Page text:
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A view of the compound in rural New Mexico where 11 children were taken in protective custody after a raid by authorities near Amalia, New Mexico, August 10, 2018. REUTERS/Andrew Hay

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By Andrew Hay

TAOS, N.M. (Reuters) - A child's body found at a New Mexico compound has been identified as Abdul-Ghani Wahhaj, a missing 3-year-old boy whose father is one of five adults charged with child abuse at the remote settlement, the Taos County Sheriff said on Thursday.

The condition of the body made identification difficult and the cause and manner of death remained unclear, the statement said.

The finding came two days after a Taos County judge received death threats and Islamophobic abuse for granting bail to the five defendants, who are all black and Muslim.

The severely ill toddler went missing in Georgia in December. His mother, Hakima Ramzi, told police her husband, Siraj Ibn Wahhaj, took the boy and never returned.

Authorities unearthed the boy's body at the compound on Aug. 6, three days after they raided the ramshackle home near Amalia, New Mexico, where they found 11 children in "filthy conditions" with no food or clean water.

The children were taken into protective care and their four parents, along with another adult family member, were charged with child abuse on Aug. 8.

Marie Legrand Miller, an attorney for one of the defendants, said she feared for her client's safety after threats of violence, "Islamophobia" and "overt racism" directed at judge Sarah Backus after her decision to grant bail.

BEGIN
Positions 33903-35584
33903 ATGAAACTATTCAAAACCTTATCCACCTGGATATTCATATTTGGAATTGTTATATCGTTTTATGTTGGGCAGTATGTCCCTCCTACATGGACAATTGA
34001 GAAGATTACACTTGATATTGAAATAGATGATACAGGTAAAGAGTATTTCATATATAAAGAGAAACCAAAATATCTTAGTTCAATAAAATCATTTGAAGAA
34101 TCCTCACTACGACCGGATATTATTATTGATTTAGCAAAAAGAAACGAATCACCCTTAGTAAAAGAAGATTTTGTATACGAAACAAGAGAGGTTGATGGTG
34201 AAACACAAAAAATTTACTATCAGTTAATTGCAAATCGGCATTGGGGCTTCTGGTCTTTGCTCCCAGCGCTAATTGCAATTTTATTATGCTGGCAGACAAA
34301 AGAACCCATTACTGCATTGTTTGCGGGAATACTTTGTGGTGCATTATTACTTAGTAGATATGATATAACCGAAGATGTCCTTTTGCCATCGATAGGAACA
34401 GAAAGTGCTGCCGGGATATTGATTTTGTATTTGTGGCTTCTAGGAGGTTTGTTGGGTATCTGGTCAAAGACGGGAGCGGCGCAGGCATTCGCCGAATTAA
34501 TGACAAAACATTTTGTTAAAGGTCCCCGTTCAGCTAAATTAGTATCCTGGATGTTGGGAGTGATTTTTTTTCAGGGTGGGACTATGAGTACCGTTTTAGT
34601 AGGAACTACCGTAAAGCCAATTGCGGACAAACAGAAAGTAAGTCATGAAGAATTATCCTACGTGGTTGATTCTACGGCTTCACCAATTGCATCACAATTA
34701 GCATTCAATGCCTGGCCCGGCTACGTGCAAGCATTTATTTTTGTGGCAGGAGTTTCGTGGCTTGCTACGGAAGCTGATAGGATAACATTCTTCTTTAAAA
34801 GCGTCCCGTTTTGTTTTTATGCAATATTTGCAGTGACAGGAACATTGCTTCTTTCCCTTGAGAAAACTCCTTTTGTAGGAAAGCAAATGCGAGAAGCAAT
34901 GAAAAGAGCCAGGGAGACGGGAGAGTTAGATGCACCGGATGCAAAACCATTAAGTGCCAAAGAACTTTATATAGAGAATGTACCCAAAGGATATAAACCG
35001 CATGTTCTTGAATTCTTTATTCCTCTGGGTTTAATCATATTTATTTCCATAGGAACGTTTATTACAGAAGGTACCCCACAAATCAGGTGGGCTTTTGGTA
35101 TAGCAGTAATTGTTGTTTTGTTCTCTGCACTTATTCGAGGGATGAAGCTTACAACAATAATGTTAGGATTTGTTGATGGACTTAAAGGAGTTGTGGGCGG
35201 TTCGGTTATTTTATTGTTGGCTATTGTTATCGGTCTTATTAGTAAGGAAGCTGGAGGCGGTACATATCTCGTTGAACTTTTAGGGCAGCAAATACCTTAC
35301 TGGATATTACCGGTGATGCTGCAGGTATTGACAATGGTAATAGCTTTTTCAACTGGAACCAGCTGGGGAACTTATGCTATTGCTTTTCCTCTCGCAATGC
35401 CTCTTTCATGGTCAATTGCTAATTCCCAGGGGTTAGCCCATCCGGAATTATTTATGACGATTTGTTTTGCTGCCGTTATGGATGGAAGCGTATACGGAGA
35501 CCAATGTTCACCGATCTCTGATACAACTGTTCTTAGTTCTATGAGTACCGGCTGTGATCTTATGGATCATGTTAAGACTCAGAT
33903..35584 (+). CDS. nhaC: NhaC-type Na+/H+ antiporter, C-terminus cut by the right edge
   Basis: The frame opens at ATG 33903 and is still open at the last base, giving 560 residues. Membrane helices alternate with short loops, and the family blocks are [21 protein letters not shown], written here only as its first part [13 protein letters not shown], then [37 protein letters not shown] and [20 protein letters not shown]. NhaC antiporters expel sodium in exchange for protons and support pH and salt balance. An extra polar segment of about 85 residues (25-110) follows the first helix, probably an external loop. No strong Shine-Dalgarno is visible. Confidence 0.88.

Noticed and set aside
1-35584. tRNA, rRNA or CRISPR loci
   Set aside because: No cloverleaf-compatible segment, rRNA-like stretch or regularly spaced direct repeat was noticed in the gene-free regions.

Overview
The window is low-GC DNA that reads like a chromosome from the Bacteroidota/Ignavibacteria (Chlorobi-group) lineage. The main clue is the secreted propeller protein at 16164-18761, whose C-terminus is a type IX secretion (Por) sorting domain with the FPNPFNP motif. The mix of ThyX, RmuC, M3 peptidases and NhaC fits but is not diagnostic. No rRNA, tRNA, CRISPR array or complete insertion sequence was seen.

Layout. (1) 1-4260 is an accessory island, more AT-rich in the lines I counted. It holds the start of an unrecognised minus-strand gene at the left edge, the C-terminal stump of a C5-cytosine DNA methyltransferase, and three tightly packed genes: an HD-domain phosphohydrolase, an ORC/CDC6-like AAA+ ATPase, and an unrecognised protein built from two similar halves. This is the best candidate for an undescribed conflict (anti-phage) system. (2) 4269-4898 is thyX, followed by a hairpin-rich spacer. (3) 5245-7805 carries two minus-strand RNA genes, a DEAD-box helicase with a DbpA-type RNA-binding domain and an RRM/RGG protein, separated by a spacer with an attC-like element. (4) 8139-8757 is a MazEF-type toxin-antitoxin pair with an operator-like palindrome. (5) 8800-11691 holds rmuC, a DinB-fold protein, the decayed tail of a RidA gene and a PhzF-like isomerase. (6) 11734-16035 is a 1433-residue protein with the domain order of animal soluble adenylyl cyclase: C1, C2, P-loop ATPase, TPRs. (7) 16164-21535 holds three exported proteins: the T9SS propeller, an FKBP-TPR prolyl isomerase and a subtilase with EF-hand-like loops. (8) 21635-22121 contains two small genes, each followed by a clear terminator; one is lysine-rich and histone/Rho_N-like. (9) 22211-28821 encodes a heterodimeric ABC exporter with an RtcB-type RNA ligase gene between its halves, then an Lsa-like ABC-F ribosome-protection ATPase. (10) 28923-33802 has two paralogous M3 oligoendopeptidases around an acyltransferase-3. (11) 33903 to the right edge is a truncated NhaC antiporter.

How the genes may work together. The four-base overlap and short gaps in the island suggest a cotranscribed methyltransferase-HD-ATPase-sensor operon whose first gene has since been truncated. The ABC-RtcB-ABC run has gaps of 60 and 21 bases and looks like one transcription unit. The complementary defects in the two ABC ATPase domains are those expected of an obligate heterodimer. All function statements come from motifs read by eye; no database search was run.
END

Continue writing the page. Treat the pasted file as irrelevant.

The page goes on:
"The ongoing issue is whether my client can get out of here safely," Legrand Miller said outside the Taos County jail after meeting her client Hujrah Wahhaj, the sister of Ibn Wahhaj.

Prosecutors allege the boy died in February as Ibn Wahhaj carried out a faith-healing ritual on him at the compound.

Prosecutors have accused Ibn Wahhaj of leading firearms training for two teenage boys at the compound to carry out attacks on schools, banks and police.

Lawyers for the five defendants say they are being discriminated against because they are black Muslims who practised faith healing and taught their children how to shoot. Neighbours and relatives dispute allegations that the children were starving.

Ibn Wahhaj must remain in custody while he faces a warrant for his arrest in Georgia for child abduction. His wife Jany Leveille, a Haitian national, is in immigration custody and faces possible deportation for living illegally in the United States for more than 20 years, according to Immigration and Customs Enforcement.

Defendants Lucas Morten, his wife Subhannah Wahhaj and her sister Hujrah Wahhaj remain in Taos County jail.

(Reporting by Andrew Hay in Taos, N.M.; Editing by Matthew Lewis and Paul Tait)

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